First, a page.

Are we to believe that the elected are unable to assist a fundamental agency in the homelessness plan they are spreading in our faces? It’s not much good having a colouring book but no crayons. These individuals can’t draw something up? If the elected can’t assist this agency who can? What the heck is going to happen when bigger issues hit these politicians? If a factory was closing up would they throw their hands up? If they don’t know how to fax their fannies to get some attention to an issue they never will.

If these nit-wits can’t find a way around funding an essential agency which protects those with no voice they must be hunkering down to sit on their asses for the whole term. Londoners paid a bunch of letches for new tires as they left office but the people they pass in the street can pound the pavement for support? Am I to believe there was no rule to prevent an outgoing politician from increasing the value of their personal vehicle using their “Polhill cards” but things are so complex for a legitimate and productive agency to receive funding that they might have to go without tires, or curtains?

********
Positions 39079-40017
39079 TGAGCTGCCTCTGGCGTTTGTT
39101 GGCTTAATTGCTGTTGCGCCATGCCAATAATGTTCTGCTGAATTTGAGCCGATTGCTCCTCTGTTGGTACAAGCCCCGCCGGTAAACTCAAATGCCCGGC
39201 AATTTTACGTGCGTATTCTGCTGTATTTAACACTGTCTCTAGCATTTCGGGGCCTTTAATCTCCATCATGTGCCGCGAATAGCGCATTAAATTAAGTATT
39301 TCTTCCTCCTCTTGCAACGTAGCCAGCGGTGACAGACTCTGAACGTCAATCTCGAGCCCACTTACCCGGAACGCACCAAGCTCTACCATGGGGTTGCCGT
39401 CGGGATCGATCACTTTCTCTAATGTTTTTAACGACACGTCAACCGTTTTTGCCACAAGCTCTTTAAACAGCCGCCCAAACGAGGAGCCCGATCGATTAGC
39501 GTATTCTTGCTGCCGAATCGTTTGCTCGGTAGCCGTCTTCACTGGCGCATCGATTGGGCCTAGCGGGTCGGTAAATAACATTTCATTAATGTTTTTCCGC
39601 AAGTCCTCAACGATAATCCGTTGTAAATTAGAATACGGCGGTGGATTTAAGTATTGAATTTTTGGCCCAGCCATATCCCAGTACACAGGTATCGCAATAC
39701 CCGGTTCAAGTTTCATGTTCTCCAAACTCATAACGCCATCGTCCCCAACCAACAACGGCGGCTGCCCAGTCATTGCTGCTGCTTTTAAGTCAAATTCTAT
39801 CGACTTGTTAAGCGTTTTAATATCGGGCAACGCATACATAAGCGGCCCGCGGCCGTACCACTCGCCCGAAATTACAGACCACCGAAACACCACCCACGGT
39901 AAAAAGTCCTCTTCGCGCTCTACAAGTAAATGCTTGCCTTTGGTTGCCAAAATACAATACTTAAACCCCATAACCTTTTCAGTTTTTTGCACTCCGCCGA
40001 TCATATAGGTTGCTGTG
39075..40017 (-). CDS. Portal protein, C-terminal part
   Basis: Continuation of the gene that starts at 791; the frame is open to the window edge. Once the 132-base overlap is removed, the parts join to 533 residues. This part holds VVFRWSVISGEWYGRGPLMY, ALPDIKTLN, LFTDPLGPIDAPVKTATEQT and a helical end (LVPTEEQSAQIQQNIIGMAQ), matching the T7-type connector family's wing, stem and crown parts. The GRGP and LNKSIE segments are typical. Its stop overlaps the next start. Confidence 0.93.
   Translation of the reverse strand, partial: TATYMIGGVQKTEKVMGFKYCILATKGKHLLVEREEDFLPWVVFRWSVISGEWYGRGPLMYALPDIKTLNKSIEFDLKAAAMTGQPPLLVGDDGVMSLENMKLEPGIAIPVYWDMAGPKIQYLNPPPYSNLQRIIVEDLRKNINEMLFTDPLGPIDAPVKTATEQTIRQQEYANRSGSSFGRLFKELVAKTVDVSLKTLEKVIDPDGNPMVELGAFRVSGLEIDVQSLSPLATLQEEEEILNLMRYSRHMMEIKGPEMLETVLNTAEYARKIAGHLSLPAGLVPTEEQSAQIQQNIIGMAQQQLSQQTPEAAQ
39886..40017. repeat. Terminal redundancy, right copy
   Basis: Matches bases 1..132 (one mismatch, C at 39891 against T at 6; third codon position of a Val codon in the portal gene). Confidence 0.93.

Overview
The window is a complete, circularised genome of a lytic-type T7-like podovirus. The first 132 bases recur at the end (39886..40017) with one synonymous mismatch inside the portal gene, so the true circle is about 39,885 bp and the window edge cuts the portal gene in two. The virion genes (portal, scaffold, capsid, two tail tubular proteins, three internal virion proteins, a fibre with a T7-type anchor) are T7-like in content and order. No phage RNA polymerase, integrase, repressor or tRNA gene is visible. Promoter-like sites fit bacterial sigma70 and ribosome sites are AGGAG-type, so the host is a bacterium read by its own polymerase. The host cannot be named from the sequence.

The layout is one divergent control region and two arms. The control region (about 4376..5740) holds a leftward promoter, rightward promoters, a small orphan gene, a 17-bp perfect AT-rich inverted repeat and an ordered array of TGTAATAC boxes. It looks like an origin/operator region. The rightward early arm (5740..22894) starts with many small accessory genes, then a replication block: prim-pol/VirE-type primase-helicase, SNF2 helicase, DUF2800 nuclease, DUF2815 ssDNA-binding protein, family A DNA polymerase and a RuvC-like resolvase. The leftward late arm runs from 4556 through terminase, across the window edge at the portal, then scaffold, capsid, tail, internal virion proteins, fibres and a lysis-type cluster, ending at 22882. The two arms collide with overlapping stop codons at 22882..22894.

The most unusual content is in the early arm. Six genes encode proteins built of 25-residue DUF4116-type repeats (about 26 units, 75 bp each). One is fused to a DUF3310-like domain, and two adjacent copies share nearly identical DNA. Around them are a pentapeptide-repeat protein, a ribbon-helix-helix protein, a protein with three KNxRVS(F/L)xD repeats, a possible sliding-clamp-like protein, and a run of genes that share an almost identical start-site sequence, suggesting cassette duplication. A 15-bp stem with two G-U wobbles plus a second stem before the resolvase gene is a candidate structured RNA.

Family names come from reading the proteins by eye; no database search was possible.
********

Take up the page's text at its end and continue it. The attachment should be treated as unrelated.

The only consistency is that I don’t have a choice in Joe Swan’s tire allowance or the funding of something honest. Democracy is a dream.

Are municipal politics so complicated that the elected can be left without a voice? If the elected can do nothing what hope is there for the citizen? If any of these vulnerable individuals fell into the Thames River the city would foot the bill for their rescue. When they are drowning in the streets no one shows up let alone foots the bill. When we allow this one agency to hemorrhage it is left to other agencies and departments to pick up the pieces. If we cut the toes and leave My Sisters’ Place dangling, the rest of the body will dance about in pain. Others may save the toe but they will expend an exaggerated amount of time and money trying to fix what was once not severed.

Londoners are not off the hook for an amount they are on the hook for something immeasurable.

What is the social and financial impact of leaving homelessness unanswered?

Found In Translation